Last Updated on Tuesday, 13 August, 2019 at 11:01 am by Christian Keszthelyi
The share of innovative enterprises in Malta was 34% in 2016, according to the latest figures published by the European Statistical Office (Eurostat). Malta classified at the lower end of the spectrum, as the European Union average came to 51%.
In the European Union, slightly more than half (51%) of the enterprises with ten or more employees reported about innovation activities during the period 2014-2016, just a bit more than in the preceding period of 2012-2014 (49%), the press statement by the Eurostat says.
During the period of 2014-2016, the highest proportion of enterprises with innovation activity were recorded in Belgium (68%), Portugal (67%), Finland (65%), Luxembourg (64%) and Germany (64%). The low-performers included Hungary (29%), Bulgaria (27%), Poland (22%) and Romania (10%).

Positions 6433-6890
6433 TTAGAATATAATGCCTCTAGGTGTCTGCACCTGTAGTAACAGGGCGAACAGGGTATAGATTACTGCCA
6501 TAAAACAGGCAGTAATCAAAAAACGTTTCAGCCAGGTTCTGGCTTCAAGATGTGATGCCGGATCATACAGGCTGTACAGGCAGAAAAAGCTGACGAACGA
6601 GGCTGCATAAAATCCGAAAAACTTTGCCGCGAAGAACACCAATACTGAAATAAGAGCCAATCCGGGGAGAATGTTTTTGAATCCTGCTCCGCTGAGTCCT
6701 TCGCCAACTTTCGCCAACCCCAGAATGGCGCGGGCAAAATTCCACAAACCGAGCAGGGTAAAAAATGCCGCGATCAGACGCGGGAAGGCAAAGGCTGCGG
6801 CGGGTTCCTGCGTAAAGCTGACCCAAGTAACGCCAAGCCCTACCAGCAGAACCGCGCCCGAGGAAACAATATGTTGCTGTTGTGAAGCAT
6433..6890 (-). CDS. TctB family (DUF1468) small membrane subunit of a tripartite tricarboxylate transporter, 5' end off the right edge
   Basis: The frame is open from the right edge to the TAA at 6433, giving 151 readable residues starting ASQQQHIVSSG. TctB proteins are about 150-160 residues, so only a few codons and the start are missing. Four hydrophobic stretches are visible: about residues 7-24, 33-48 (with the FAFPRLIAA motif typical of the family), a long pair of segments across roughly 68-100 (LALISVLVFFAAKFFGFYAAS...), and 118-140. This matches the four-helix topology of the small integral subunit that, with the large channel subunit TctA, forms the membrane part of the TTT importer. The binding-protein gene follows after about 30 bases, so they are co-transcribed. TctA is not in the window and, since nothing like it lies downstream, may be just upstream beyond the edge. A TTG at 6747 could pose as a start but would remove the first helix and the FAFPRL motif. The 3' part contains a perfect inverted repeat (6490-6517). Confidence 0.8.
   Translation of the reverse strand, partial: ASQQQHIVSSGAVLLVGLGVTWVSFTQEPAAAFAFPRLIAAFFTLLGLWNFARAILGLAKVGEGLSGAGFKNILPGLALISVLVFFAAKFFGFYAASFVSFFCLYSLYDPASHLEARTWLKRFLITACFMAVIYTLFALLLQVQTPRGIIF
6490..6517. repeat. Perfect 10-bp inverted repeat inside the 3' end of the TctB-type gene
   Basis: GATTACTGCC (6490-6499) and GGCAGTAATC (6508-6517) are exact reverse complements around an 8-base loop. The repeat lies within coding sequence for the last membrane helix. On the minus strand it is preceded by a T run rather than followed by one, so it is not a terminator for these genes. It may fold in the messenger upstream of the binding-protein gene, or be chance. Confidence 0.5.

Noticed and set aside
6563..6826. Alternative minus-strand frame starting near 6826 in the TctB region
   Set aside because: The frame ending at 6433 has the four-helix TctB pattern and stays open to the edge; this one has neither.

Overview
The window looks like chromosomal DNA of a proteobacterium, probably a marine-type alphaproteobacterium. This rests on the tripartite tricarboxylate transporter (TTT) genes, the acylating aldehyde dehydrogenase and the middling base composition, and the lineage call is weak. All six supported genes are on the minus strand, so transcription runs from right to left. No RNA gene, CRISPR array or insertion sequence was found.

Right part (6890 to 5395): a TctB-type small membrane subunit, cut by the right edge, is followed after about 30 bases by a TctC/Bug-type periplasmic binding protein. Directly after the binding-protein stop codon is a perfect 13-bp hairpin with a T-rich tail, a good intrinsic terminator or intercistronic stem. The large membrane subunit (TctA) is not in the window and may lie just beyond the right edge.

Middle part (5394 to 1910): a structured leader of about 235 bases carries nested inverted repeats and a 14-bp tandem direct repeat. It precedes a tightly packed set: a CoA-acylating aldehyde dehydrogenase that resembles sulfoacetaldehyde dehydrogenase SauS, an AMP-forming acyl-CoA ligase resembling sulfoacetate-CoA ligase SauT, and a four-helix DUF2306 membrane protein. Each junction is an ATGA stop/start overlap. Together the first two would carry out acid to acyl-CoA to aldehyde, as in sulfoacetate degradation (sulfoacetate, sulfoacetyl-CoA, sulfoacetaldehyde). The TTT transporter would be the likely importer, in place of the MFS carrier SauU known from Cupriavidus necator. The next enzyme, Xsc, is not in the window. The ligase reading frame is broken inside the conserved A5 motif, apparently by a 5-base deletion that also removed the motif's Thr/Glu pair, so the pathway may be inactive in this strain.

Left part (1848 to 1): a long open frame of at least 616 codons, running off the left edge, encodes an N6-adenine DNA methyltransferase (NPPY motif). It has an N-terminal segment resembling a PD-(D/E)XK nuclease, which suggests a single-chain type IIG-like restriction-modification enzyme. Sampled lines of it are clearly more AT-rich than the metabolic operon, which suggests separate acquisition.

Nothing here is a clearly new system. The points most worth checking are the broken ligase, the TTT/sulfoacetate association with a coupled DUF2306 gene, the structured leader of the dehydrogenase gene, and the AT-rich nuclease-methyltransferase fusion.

The Community Innovation Survey 2016, published by the Eurostat in March 2018, contains a broad set of indicators on innovation activities of enterprises.
Businesses spend €192.8m on innovation in 2016
In 2016, technological innovation expenditure reached an estimated €192.8m, according to data published by the Maltese National Statistics Office (NSO) at the end of September 2018.
Some 66.6% (€128.4m) of this was spent on acquiring machinery and equipment, which was followed by 16.8% (€32.4m) being spent on intramural research and development.
Between 2014 and 2016, some 27.1% (511) of the total enterprises employing a staff of at least ten engaged in innovation
“Results show that 85 enterprises were engaged solely in technological innovation, 148 enterprises were engaged in non-technological innovation and the remaining 278 were involved in both technological and non-technological innovation,” the NSO says in its release published in September.
NSO also found that 9% of all technologically innovative enterprises believe that cooperation agreements with suppliers of equipment, materials, components or software are highly crucial in boosting innovation.
“Low demand for innovations in the market and no need to innovate due to previous innovations were the two main obstacles which hindered non-innovative enterprises from engaging in innovative activities,” the NSO says in its earlier report.